Virginia Burglary Laws

Traditionally, burglary is defined as "a breaking and entering of a dwelling at night with the intent to commit a felony or a larceny (theft) inside." Virginia law recognizes this common law definition. However, the state expands the scope of its burglary laws by categorizing similar offenses as "statutory burglary." These offenses are based on the specific circumstances and the actor's intent during the burglary. For instance, there's one classification of statutory burglary that involves an actor who intends to murder, rob, rape, or commit arson; another classification is for intended larceny, assault and battery, and other felonies.

Virginia Burglary Laws at a Glance

While it's pivotal to understand every part of a statute (which is the job of an attorney), it's also important to realize that a presentation of the statutes written in everyday language provides a great way to gain basic familiarity with the law. The chart below provides a synopsis of Virginia's burglary laws.

Statutes

Burglary Offenses

Burglary

  • Elements of the crime: the individual breaks/enters the home of a person at night with the intent to steal something or commit a felony.
  • Penalty: Class 3 felony, punishable by 5-20 years in prison. With a deadly weapon: Class 2 felony, punishable by 20 years- life imprisonment.

Statutory Burglary

Intent to commit murder, rape, robbery, or arson

  • Elements of the crime: An individual commits a burglary at night without "breaking in" or during the day by "breaking and entering" with the intent of committing a murder, rape, robbery, or arson.
  • Penalty: Class 3 felony, punishable by 5-20 years in prison. With a deadly weapon: Class 2 felony, punishable by 20 years- life imprisonment and/or a fine up to $100,000.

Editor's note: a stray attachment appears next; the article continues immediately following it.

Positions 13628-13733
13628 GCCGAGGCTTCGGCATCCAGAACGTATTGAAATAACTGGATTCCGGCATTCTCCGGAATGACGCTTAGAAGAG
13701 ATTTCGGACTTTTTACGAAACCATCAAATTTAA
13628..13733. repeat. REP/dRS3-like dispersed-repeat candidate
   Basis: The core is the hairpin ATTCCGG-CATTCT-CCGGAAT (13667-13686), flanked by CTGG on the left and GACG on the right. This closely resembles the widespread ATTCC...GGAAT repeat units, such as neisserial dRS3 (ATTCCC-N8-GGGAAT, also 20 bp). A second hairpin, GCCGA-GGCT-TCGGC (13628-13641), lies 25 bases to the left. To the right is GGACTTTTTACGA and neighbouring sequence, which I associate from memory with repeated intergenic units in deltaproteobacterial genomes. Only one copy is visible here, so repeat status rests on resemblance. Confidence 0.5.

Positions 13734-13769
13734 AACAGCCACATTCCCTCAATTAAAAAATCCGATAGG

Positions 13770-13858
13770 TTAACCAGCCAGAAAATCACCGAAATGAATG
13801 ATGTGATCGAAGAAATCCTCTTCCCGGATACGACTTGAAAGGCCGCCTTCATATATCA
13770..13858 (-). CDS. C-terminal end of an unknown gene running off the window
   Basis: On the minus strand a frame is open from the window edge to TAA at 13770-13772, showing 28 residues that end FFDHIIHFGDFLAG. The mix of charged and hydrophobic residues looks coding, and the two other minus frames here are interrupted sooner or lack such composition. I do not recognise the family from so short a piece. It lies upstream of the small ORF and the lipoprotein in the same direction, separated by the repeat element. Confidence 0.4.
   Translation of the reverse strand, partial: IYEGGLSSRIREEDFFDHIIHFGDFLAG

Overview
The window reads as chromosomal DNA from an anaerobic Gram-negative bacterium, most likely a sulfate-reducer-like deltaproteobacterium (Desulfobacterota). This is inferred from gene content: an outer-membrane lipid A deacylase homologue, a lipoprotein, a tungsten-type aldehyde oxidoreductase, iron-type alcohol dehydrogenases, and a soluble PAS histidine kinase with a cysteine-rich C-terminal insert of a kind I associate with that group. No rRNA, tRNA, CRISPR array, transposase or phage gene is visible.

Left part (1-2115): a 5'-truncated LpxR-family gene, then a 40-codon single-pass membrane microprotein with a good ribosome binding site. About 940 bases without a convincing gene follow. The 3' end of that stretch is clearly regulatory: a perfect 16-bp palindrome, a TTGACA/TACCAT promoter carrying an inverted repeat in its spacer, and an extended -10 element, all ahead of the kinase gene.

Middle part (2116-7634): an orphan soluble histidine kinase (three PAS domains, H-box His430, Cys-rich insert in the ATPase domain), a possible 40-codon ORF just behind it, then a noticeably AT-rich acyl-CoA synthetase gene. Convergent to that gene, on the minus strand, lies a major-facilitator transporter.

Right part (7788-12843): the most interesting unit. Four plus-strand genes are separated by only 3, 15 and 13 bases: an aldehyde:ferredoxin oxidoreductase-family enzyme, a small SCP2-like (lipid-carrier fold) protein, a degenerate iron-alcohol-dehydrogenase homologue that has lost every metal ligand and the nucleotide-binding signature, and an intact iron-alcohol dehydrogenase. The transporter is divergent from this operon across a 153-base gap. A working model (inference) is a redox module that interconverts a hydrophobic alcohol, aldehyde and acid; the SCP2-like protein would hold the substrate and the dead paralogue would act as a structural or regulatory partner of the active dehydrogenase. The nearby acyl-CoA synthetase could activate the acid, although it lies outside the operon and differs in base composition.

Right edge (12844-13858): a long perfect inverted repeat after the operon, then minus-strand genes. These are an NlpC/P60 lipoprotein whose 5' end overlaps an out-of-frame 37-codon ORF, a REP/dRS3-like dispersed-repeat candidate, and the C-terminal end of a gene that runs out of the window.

Intent to commit larceny, assault and battery, or other felony

  • Elements of the crime: An individual commits a burglary at night without "breaking in" or during the day by "breaking and entering" with the intent to commit larceny, assault and battery, or other felony.
  • Penalty: 5-20 years in prison and/or fines up to $100,000. With a deadly weapon: 20 years-life in prison and/or a fine up to $100,000.

Possible Defenses

  • Mistake of fact
  • Lack of intent
  • Intoxication

Related Offenses

  • Possession of burglarious tools: Va. Code Ann. Section 18.2-94
  • Breaking/entering with intent to commit a misdemeanor: Va. Code Ann. Section 18.2-92
  • Entering bank, armed with intent to commit larceny: Va. Code Ann. Section 18.2-93

Note: State laws are always subject to change through the passage of new legislation, rulings in the higher courts (including federal decisions), ballot initiatives, and other means. While we strive to provide the most current information available, please consult an attorney or conduct your own legal research to verify the state law(s) you are researching.

Virginia Burglary Laws: Related Resources

Get a Virginia Attorney to Help with Your Burglary Case

If you've been accused of violating Virginia's burglary laws, then you could be subject to incarceration and costly fines. Anytime your life and livelihood is in jeopardy, you should act in your best interests and talk to a criminal defense attorney to assess your options.

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